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No 65 High Street - The Manor House
 

Before the present Georgian house was built this was the site of 'The Home Maltings', owned by the Crisp family. The building faced south, ie at right-angles to the street, onto the maltings yard which roughly covered the site now occupied by the URC Church. The Crisp family home was just south of this on the site of today's Barclay's Bank at No 67 High Street. The facility appears to have continued here until 1750 when the current house was built. The Crisp family continued their brewing activities, however. John Crisp ran the Home Maltings (presumably on a reduced scale following the building of the Manor House and, in 1825, his brother, William Crisp bought the Southwold Brewery on East Green from Thomas Bokenham and proceeded to rebuild it. This may have marked the end of the Home Maltings operation for, in 1832, the one-time maltings yard was handed over to William's son, Thomas Crisp, a Dissenting Minister, as the site for his new church. William became Southwold's first Mayor in 1836 and also held the lease on the Town Mill until his death in 1844 at which time he was alledgedly close to bankruptcy. Auctioneer James Maggs records the sale of the Crisp estate in his diary:

"1844 April 11th - Sale by Auction of the Brewery - Maltings - Granaries - Shipping - Residence - Building ground and Lodging House the property of Mr Wm Crisp - dec Feb 23 1844 ag 59."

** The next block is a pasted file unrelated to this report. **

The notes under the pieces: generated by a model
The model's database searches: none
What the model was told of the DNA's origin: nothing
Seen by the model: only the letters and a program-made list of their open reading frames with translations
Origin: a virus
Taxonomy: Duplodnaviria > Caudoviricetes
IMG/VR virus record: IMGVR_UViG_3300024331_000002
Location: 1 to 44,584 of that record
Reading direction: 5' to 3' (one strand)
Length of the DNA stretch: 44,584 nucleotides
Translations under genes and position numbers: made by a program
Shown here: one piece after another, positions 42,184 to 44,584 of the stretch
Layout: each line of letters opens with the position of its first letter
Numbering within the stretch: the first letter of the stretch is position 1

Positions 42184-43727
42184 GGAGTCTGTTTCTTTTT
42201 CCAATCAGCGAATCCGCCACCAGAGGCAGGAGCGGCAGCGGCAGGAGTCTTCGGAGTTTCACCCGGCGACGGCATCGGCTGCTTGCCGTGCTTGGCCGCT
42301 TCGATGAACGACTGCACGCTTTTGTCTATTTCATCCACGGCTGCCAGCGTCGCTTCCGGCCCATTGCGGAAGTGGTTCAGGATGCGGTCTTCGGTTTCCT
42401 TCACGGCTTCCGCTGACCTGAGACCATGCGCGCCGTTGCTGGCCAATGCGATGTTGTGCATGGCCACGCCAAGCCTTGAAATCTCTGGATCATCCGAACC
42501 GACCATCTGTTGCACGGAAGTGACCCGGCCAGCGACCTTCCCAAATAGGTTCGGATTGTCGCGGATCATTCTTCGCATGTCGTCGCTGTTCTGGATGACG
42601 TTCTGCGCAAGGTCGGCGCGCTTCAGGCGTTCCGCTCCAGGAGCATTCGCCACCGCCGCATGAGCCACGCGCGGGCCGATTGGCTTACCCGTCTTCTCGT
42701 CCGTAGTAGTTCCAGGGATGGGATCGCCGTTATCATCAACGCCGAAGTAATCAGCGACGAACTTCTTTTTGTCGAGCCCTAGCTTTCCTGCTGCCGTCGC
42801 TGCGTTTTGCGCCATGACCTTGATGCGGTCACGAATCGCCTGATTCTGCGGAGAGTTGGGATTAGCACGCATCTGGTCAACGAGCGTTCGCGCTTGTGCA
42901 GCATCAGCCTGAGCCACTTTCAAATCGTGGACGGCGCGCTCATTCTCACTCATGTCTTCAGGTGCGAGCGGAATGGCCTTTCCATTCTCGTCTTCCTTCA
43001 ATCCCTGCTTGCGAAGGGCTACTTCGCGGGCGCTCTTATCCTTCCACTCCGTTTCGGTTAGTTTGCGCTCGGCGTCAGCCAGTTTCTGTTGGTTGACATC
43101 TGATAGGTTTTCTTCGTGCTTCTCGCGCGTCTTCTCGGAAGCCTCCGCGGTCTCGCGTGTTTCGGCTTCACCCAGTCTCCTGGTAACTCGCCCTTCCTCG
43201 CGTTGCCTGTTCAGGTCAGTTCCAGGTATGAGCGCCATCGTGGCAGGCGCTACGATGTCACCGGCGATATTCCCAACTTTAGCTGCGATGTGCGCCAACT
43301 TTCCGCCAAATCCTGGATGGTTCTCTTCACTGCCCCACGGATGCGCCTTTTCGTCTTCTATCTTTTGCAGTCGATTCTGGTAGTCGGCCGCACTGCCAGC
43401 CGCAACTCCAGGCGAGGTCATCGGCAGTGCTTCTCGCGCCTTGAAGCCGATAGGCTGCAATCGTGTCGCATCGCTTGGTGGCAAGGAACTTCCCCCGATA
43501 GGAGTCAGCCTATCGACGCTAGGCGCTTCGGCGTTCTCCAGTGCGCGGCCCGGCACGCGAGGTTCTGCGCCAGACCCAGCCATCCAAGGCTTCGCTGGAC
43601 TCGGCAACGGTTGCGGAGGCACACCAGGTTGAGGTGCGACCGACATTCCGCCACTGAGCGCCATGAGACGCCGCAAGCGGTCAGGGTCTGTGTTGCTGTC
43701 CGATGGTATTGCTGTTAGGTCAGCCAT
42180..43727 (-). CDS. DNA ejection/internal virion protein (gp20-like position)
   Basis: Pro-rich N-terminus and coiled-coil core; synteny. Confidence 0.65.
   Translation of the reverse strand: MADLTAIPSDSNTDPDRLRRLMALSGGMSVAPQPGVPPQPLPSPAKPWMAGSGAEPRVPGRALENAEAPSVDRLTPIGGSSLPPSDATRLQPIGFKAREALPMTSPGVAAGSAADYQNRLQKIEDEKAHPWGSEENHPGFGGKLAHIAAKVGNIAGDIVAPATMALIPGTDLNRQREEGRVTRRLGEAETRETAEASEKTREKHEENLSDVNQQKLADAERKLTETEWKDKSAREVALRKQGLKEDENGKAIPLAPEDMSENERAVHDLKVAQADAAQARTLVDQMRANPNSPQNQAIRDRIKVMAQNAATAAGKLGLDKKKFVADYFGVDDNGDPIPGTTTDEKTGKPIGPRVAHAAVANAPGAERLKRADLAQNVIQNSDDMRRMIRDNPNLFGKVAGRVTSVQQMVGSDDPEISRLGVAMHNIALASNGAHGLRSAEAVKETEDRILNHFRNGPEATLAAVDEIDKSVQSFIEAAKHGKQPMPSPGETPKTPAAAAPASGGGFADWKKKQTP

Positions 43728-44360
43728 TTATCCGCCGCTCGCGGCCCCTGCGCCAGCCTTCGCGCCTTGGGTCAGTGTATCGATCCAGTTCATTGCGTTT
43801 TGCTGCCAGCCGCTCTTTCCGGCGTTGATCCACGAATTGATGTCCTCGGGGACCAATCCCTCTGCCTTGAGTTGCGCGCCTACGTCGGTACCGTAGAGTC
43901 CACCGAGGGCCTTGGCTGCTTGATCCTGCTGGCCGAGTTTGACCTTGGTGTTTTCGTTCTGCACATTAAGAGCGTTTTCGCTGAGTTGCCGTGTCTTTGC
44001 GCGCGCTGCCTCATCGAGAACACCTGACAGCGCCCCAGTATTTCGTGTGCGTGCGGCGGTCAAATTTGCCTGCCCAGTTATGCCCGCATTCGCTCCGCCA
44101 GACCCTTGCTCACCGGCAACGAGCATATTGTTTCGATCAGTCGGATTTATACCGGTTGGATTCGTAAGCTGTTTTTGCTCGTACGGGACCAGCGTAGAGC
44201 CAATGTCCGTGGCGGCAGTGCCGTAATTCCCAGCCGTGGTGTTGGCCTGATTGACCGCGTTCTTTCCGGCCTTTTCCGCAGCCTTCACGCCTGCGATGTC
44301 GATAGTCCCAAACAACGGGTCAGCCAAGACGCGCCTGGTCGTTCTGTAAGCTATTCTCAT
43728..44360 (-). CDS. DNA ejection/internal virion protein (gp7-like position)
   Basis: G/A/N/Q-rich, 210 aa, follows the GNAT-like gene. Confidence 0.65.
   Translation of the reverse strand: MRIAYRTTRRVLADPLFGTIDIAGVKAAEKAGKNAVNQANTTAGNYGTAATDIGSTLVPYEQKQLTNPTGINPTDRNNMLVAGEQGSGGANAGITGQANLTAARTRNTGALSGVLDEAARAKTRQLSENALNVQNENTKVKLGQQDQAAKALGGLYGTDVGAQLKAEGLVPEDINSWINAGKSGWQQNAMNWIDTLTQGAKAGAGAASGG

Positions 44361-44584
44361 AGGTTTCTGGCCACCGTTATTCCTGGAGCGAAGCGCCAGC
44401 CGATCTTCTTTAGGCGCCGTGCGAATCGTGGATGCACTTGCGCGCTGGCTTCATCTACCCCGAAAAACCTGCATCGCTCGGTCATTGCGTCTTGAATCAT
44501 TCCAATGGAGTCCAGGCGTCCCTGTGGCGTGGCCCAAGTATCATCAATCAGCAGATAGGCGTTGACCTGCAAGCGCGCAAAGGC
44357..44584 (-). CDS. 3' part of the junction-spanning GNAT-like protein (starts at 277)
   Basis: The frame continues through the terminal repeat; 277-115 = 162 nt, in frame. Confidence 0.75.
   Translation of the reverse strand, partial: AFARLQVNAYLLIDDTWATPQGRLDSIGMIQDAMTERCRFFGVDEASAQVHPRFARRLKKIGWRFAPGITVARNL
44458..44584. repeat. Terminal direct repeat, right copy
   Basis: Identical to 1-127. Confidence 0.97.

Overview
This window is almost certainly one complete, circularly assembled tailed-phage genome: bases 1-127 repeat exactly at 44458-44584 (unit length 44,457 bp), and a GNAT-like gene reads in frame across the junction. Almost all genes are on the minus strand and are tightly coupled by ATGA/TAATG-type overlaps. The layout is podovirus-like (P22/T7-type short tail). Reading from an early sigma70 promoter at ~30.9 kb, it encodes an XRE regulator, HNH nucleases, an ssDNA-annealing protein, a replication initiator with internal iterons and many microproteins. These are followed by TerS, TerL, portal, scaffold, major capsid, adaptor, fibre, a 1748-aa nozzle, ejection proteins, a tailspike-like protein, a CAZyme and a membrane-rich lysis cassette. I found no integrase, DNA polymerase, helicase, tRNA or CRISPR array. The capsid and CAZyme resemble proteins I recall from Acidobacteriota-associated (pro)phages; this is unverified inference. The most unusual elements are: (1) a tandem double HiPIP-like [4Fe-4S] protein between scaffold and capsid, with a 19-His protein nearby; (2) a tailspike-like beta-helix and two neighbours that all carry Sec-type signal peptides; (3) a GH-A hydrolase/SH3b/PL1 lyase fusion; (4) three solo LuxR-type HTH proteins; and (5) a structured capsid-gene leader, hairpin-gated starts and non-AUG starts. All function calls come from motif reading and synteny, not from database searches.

The Victoria Street brewery and High Street maltings were bought (although possibly not financed) for £410 by John Banham Woodley who wanted it for his nephew, William Matthew Woodley and the latter's business partner Samuel Gayfer, a coal merchant and miller from Walberswick. The Woodley name is memorialised to this day in the name of the alleyway, Woodleys Yard, which ran between the brewer's house and the site of the Home Maltings. It is not, however, clear where the maltings now were as their original site was now entirely built on. Note: see Forum correspondent's (robtlb) comments below which throws doubt on some of these details.

William Woodley and Samuel Gayfer traded as Gayfer & Woodley, Brewers for about five years until 1851 when the partnership was dissolved and Matthew Woodley and his family moved to London. Samuel Gayfer now took over the Southwold Brewery operations on his own account. Not for long, though: Samuel died three years later in 1854. His son, George Eworthy Gayfer, took over but drowned six years later. Then came Samuel Haiden Fitch and his partner, JDE Eastaugh who ran Southwold's brewery operations until 1872 when George and Ernest Adnams took over. The brewery became a Limited Company, Adnams & Co Ltd, in 1890.

(The above account has been assembled from several, not always consistent sources including the 1841, 1851 and 1861 Census records; 'The Southwold Diary of James Maggs', ed: Alan Bottomley, Reprinted 2007 for the Suffolk Records Society; A chapter by Bernard Segrave-Daly in 'Southwold: Portraits of an English Seaside Town', ed:.Rebecca & Stephen Clegg, Pub: Phillimore 1999; 'The Brewing Industry: a Guide to Historical Records', Lesley Richmond and Alison Turton, 1990, Pub: Manchester University Press; 'Southwold Street Names: A speculative History', Jenny Hursell, Pub: The Southwold Press, 2011. With thanks to Gavin Richards and 'robtlb' for their forum contributions below.)

 

1750
The Manor House, as it is now called, was built for John May, the owner of the Southwold Salt Works, this Grade II Listed Building remained in the May family until 1814 when John's son, Robert May, was declared bankrupt.